Not long ago, only birds twittered. Google was a comic strip. The Web was spun by a wise spider in the book “Charlotte’s Web.” Now everyone twitters and tweets. We are all in a hurry and think that everything worth saying can be said in 140 characters.
Technology has provided untold blessings for society. But technology often places great emphasis on speed. Fast computers, faster e-mails and text message, and even the fastest food. People, we are told, have a short attention span. So if you can’t capture public attention with a catch phrase or a quick picture, your message won’t be worth delivering.
This same advice is given to all in the arts. “Hurry up,” is directive for composers, writers, and artists. All those thick book and long pieces or music that require concentration are simply out of date and old-fashioned. Modern culture must be evaluated by the speed in which it is delivered to an audience. This is abject nonsense. Certain things in life require attention, study, and concentration. You cannot express the ideas of The Bible or the United States Constitution in a few tweets. Nor can the works of Shakespeare or the classics of English literature be replaced by a series of advertising slogans. Good music requires attentive ears.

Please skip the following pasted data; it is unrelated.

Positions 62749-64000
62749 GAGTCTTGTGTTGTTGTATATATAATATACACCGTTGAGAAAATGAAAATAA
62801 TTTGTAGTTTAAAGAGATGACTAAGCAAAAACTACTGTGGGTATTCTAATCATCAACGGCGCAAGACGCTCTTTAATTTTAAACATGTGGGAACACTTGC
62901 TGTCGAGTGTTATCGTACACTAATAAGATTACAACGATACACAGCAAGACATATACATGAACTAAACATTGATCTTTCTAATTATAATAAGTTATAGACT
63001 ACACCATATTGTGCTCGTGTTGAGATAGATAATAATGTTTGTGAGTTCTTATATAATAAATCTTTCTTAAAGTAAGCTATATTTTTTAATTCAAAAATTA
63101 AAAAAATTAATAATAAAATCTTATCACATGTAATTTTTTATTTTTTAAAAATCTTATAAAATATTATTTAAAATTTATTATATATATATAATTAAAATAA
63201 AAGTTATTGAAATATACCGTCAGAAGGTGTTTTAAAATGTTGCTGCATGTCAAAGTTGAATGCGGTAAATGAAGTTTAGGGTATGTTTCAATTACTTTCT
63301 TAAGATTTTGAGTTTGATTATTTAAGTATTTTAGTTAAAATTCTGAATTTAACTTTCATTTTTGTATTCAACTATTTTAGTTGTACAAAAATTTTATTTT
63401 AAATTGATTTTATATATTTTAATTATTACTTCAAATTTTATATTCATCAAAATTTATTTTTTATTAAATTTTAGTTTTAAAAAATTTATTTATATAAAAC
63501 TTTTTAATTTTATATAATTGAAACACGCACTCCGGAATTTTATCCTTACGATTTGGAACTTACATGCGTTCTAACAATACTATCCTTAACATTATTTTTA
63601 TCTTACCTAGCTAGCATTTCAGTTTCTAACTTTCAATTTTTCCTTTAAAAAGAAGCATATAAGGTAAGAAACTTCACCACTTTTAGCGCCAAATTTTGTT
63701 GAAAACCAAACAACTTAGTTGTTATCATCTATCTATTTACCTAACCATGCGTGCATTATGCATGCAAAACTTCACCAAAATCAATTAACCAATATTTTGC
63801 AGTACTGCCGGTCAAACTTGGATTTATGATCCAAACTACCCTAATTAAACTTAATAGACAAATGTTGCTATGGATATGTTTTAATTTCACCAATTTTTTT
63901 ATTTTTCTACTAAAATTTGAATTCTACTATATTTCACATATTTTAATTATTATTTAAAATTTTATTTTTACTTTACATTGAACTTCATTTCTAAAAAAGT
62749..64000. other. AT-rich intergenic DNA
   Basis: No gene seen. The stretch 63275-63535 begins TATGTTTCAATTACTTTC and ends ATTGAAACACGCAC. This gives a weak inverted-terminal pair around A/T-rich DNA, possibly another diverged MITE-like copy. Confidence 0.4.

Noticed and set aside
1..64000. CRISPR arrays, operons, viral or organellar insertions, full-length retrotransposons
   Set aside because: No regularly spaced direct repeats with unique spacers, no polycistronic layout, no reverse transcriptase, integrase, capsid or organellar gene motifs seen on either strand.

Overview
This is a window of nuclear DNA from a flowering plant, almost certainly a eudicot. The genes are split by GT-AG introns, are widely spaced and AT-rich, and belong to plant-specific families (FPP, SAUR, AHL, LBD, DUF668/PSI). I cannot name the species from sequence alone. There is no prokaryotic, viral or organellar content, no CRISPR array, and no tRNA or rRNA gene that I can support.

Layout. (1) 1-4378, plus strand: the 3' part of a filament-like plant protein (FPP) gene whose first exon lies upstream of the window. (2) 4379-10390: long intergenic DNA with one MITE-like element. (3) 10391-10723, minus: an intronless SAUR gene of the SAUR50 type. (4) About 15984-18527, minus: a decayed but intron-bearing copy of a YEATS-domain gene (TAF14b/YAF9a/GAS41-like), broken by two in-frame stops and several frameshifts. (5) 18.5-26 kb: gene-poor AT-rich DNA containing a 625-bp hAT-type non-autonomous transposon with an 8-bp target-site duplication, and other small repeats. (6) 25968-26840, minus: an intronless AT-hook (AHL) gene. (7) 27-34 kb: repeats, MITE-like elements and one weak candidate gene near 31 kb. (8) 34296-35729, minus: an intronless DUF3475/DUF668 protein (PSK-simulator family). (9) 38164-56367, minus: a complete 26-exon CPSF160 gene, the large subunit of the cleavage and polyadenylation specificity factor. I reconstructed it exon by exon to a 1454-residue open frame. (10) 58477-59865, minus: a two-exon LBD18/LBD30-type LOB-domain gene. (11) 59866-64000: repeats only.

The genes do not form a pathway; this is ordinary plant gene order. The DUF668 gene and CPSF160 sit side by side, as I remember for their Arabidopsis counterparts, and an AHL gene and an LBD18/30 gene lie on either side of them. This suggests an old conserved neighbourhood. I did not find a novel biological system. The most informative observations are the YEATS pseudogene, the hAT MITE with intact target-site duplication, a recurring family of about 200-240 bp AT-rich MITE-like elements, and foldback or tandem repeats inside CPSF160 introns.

The Cultural Conservationist doesn’t reject technology; but the Cultural Conservationist also realizes that the best of our culture demands and deserves attention even if it means we must slow down to smell the roses. In the age of high technology, people scramble about, rushing around, doing twenty-four things at once. We need to remember what we may be missing while we are in such a hurry, the songs of a bird and the melodies of life. To learn more about the impact of high technology on our culture, why not start with personal plan of action here?